So many of our daily decisions, including those we make with money, are influenced by the strong tide of our culture and social circle, even when the tide is pushing or pulling us in directions that are harmful.
That’s why I decided our agenda for the 9/7/13 meeting would be about how to swim against that tide and do what’s right for you and your family, based on your goals, values and beliefs.
Here are some typical areas that the tide can affect our financial decisions and remedies to consider:
Nesting and your home – there is a strong urge (and I’d even say rightfully so) to create a healthy, safe, and comforting environment. The problem is when glossy magazine articles and store advertisements influence our design tactics in such a way as to encourage spending rather than resourcefulness, (the true essence of authentic style).
Who hasn’t enjoyed the compliments received from family members and friends when you have a new couch or dining room set? Heck even a nice tea towel can garner praise! This attention is addictive, we like to feel admired for our buying decisions, to be told “You made a good choice.” The problem is, we may be spending money we don’t (yet) have and trying to put forth a lifestyle that we honestly cannot afford. That’s lying, and we teach our kids that lying is wrong. So why do we do it? Because we want to be accepted.
The second area that seems especially financially stressful is the wedding. Cue Bridezilla. Have you ever seen that program on TLC called Four Weddings?
Four brides attend each other’s weddings, rate their dresses, food, venue and “overall experience.” The winner receives a free honeymoon. This is awful, mean stuff. I can barely watch the commercials. But you cannot deny the pressure to have “the perfect day.” Why? I don’t know, maybe to show your family and friends that you have both the control and the money to put on a big show, because I doubt it’s about how much you love your intended.
I remember a few years ago, teaching an 8th grade Junior Achievement class, when I asked, “Why is money important?” The students generally answered, “To help you fit in.” When I pressed, “Why is it important to fit in?” I was met with blank stares. I know why: Because we humans are social creatures; we need to feel acceptable and worthy, valuable and smart.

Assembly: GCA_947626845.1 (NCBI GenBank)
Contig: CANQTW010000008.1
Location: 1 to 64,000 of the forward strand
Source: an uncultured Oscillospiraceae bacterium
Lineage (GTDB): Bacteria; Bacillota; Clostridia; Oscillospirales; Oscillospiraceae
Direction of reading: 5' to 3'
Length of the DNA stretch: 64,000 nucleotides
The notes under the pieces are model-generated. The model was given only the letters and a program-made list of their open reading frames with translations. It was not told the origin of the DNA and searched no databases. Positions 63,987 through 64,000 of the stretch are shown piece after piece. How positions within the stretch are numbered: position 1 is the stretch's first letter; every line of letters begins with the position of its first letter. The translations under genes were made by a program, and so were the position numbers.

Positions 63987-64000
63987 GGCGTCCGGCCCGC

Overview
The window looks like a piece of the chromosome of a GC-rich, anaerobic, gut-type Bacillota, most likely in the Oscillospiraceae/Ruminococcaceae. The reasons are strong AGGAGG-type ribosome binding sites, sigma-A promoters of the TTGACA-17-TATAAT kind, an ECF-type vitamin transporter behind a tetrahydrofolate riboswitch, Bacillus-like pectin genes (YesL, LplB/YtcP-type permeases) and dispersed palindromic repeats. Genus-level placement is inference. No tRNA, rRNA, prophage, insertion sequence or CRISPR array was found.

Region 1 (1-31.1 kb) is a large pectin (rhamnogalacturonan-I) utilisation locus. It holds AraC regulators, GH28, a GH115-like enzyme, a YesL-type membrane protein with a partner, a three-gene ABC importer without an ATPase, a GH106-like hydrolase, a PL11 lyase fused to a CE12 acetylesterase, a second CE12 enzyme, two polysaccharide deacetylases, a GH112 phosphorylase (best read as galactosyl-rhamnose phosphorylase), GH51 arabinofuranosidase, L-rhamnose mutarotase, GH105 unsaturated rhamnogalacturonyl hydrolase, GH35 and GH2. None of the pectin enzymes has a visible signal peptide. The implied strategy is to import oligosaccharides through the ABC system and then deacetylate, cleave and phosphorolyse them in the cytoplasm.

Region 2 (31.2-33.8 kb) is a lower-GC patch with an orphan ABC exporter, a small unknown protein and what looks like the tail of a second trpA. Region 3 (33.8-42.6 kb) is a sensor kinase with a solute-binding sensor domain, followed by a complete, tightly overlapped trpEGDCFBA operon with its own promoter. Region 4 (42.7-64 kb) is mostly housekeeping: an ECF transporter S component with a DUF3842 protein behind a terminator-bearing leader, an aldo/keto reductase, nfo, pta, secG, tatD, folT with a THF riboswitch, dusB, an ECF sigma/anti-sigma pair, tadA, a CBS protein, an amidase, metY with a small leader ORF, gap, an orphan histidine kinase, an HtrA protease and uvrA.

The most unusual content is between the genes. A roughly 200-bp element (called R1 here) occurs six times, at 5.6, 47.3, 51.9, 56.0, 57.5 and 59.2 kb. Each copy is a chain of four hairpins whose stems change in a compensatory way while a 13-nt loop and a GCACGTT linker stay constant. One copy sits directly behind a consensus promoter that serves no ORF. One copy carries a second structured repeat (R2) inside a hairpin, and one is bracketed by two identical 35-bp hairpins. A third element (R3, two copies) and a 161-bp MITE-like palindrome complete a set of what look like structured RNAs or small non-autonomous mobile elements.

I’m reading a very good book, Shoptimism by Lee Eisenberg. There are many nuggets to share, here is one:
“We buy because what we buy confers instant membership in a community or more fashionably, a ‘tribe’ consisting of other customers who for whatever reason impress us as hip, rich, sophisticated, or whatever we aspire to be…we buy because buying is a way to assert our identity (real or idealized). We buy to express ourselves.”
That’s why the ego’s involved and it’s not healthy to let your ego make your financial decisions; it can never be satisfied.
Eisenberg also quotes Abraham Maslow from, “The Maslow Business Reader” New York, Wiley 2000: “The American Dream…is typically expressed…almost entirely in materialistic terms. That is, personal success is generally defined in terms of the of money one receives and, along with it, the number of symbolic, status objects.”
And he’s the guy who created the hierarchy of needs! The need for social belonging and also for self-esteem and eventually self actualization are on the hierarchy; but if we are buying stuff to meet these needs, something’s definitely wrong, because when we can’t buy stuff, does that mean we don’t belong and do not have self-esteem?
And we wonder why so many Americans suffer from depression and anxiety…
Photos courtesy of ClipArt